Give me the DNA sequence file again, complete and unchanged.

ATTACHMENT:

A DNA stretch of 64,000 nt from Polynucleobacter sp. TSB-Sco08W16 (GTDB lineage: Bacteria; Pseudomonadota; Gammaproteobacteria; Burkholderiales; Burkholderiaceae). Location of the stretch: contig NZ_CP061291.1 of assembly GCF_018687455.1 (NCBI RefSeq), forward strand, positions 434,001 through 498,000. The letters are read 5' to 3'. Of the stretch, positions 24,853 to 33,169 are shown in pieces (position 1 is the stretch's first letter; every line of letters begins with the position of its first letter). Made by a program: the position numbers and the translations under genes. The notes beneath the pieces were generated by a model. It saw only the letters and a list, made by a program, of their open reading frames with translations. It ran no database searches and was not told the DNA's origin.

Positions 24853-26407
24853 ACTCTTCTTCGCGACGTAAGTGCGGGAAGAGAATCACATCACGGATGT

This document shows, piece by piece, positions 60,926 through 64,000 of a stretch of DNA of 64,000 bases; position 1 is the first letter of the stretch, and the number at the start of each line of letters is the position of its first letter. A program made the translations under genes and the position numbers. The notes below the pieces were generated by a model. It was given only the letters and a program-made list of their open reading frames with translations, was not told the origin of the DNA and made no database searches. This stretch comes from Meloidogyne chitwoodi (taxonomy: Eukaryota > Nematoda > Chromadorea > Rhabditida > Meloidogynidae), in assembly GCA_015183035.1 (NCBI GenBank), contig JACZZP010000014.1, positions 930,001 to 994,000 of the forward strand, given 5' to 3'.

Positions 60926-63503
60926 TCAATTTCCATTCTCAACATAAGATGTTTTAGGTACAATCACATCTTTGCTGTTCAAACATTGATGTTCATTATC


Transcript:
A DNA stretch of 64,000 nt from Polynucleobacter sp. TSB-Sco08W16 (GTDB lineage: Bacteria; Pseudomonadota; Gammaproteobacteria; Burkholderiales; Burkholderiaceae). Location of the stretch: contig NZ_CP061291.1 of assembly GCF_018687455.1 (NCBI RefSeq), forward strand, positions 434,001 through 498,000. The letters are read 5' to 3'. Of the stretch, positions 24,853 to 33,169 are shown in pieces (position 1 is the stretch's first letter; every line of letters begins with the position of its first letter). Made by a program: the position numbers and the translations under genes. The notes beneath the pieces were generated by a model. It saw only the letters and a list, made by a program, of their open reading frames with translations. It ran no database searches and was not told the DNA's origin.

Positions 24853-26407
24853 ACTCTTCTTCGCGACGTAAGTGCGGGAAGAGAATCACATCACGGATGT

This document shows, piece by piece, positions 60,926 through 64,000 of a stretch of DNA of 64,000 bases; position 1 is the first letter of the stretch, and the number at the start of each line of letters is the position of its first letter. A program made the translations under genes and the position numbers. The notes below the pieces were generated by a model. It was given only the letters and a program-made list of their open reading frames with translations, was not told the origin of the DNA and made no database searches. This stretch comes from Meloidogyne chitwoodi (taxonomy: Eukaryota > Nematoda > Chromadorea > Rhabditida > Meloidogynidae), in assembly GCA_015183035.1 (NCBI GenBank), contig JACZZP010000014.1, positions 930,001 to 994,000 of the forward strand, given 5' to 3'.

Positions 60926-63503
60926 TCAATTTCCATTCTCAACATAAGATGTTTTAGGTACAATCACATCTTTGCTGTTCAAACATTGATGTTCATTATC